We are in the midst of a once-in-a-100-year pandemic crisis that forced many companies to re-evaluate what they can afford to invest in and possibly even rethink their entire customer engagement model. For many, hard decisions had to be made: what internal systems could be afforded, what had to be reduced or cut, and what investments needed to be made to survive and thrive in a changed world. To remain indispensable to customers during this time, CIOs needed to evaluate the tools and investments with a more strategically aligned eye than ever before. For Myplanet, the pandemic sharpened a recognition that every interaction with a customer should be treated as an opportunity to understand them and improve their journey as our customer, and that meant as CIO I made specific investments in areas that could support this. CIOs will need to be empowered to make these kinds of future-first investment decisions going forward.
What other priorities have shifted?
Another of the major shifts in CIO priorities I’ve observed and believe will continue to grow as a focus area is ensuring that customers can meet their needs safely. We help shape organizations, orchestrating their end-customer journeys with data-driven experiences, and how my role has altered to meet this mandate in a data-centered world offers a perfect case in point. What was a predominantly internal IT accountability function has taken on a new dimension of standards and compliance as it relates to the work we do for our customers. In conjunction with our CTO, I help standardize our approach to our technology deliverables, and ensure the underlying tooling and infrastructure that we rely on can support that success. As well, I assist my counterparts in navigating the security and privacy risks that inherently come with investments in these areas, so that they and their executive team can sleep at night. Regardless of industry, the increased importance of data and a growing reliance on machine learning means the security component of the role will only continue to grow as both employee and customer safety are considered in tandem with business needs.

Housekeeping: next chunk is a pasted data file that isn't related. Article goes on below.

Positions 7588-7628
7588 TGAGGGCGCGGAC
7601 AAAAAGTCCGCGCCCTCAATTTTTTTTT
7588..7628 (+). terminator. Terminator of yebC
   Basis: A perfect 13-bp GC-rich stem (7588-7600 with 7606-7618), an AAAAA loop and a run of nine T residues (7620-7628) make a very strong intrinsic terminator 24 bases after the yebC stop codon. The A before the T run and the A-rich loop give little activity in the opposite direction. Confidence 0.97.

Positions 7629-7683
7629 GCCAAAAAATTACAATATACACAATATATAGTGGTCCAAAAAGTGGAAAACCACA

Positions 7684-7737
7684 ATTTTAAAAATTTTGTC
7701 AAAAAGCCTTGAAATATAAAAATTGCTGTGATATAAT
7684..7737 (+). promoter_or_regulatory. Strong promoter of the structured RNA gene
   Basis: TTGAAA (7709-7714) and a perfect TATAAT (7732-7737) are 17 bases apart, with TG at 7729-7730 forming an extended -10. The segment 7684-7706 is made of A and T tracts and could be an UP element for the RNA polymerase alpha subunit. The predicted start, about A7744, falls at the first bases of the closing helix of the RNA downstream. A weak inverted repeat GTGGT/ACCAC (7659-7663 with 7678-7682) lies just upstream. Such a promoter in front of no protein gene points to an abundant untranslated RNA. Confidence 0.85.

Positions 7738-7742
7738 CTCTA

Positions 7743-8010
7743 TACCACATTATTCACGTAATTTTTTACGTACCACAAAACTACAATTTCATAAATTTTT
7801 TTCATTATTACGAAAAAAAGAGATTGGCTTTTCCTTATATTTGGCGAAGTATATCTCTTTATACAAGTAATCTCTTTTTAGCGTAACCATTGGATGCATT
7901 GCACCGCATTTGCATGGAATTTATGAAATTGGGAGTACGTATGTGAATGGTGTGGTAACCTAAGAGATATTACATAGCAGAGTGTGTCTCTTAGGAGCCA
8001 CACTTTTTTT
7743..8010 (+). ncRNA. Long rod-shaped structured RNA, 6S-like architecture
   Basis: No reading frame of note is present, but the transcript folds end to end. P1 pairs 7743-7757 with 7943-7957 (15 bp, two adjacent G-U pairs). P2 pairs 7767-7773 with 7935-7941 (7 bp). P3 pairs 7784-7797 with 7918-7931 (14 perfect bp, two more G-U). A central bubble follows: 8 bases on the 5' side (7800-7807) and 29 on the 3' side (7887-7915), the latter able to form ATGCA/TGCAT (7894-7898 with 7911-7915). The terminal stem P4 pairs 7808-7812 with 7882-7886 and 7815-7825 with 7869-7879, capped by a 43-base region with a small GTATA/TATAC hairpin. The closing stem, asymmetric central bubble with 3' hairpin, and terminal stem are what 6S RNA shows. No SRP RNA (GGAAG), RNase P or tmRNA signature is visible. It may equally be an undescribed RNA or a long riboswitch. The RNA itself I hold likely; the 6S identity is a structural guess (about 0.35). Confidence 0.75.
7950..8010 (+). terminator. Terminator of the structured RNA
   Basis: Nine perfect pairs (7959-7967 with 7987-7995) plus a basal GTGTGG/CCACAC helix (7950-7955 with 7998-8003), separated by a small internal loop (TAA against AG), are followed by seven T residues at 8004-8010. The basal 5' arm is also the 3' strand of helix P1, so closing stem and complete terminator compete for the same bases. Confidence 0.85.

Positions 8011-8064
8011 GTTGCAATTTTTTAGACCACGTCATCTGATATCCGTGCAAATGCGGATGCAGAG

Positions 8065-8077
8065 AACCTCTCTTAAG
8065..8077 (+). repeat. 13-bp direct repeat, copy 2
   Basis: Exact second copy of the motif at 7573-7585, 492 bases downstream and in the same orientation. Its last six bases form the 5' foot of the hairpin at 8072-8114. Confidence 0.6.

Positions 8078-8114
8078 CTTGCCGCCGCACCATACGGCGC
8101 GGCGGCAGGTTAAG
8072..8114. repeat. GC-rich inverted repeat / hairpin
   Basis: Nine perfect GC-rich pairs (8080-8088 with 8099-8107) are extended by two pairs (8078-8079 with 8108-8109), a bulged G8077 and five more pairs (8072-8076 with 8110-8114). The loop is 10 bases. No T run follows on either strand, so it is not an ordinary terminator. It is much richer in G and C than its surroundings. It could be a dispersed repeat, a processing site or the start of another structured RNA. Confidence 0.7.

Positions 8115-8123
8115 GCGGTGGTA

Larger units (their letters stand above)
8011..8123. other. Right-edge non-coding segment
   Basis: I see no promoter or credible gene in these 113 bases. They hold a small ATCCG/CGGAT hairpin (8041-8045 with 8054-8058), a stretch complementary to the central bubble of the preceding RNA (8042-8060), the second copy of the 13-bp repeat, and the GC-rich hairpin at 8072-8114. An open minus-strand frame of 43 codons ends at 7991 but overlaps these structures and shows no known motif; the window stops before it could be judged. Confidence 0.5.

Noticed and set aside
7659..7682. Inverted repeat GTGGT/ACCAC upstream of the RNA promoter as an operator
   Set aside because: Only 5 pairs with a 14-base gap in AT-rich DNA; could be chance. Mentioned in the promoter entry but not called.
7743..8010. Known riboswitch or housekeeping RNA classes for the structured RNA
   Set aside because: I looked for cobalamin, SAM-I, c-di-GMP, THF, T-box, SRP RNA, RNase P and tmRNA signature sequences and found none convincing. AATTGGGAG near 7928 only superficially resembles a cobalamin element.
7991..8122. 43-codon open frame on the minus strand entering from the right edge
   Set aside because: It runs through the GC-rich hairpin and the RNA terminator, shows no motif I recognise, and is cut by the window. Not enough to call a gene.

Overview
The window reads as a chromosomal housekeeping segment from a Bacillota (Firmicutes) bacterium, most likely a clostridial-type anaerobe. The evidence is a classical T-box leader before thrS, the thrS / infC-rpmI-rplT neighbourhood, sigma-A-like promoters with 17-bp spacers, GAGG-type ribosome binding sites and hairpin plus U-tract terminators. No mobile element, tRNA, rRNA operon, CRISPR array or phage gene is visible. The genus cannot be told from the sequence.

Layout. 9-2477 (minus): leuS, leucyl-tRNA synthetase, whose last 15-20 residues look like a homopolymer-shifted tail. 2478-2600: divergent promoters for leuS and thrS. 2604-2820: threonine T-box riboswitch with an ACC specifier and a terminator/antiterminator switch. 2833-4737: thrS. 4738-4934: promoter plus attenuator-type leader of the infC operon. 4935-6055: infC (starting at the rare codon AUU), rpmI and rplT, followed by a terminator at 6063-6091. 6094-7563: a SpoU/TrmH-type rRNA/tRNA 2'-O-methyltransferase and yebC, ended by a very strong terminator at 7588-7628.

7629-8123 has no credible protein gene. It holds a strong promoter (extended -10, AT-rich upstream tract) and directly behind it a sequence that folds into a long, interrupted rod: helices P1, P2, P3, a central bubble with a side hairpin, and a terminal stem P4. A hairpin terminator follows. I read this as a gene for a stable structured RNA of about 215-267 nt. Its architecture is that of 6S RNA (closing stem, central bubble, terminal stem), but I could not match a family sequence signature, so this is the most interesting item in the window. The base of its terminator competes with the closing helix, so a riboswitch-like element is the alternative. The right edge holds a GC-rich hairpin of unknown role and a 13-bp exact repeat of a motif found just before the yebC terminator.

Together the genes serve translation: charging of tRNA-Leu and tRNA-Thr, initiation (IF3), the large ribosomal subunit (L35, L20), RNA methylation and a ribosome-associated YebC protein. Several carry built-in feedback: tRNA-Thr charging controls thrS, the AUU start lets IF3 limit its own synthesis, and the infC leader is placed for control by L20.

This commitment to repeatable, sustainable delivery with a security and privacy first mind-set has enabled Myplanet to remain indispensable to our own customers and more than ever before, the decisions that bring us there are rooted in a business alignment model that includes the CIO earlier and with greater influence than ever before. It’s a big shift in function for the role, but by bringing the CIO into those core business decisions sooner, organizations have the ability to not only prepare their own businesses for a more future-ready mode of operating, but also bring customers along with them in an ever-changing world.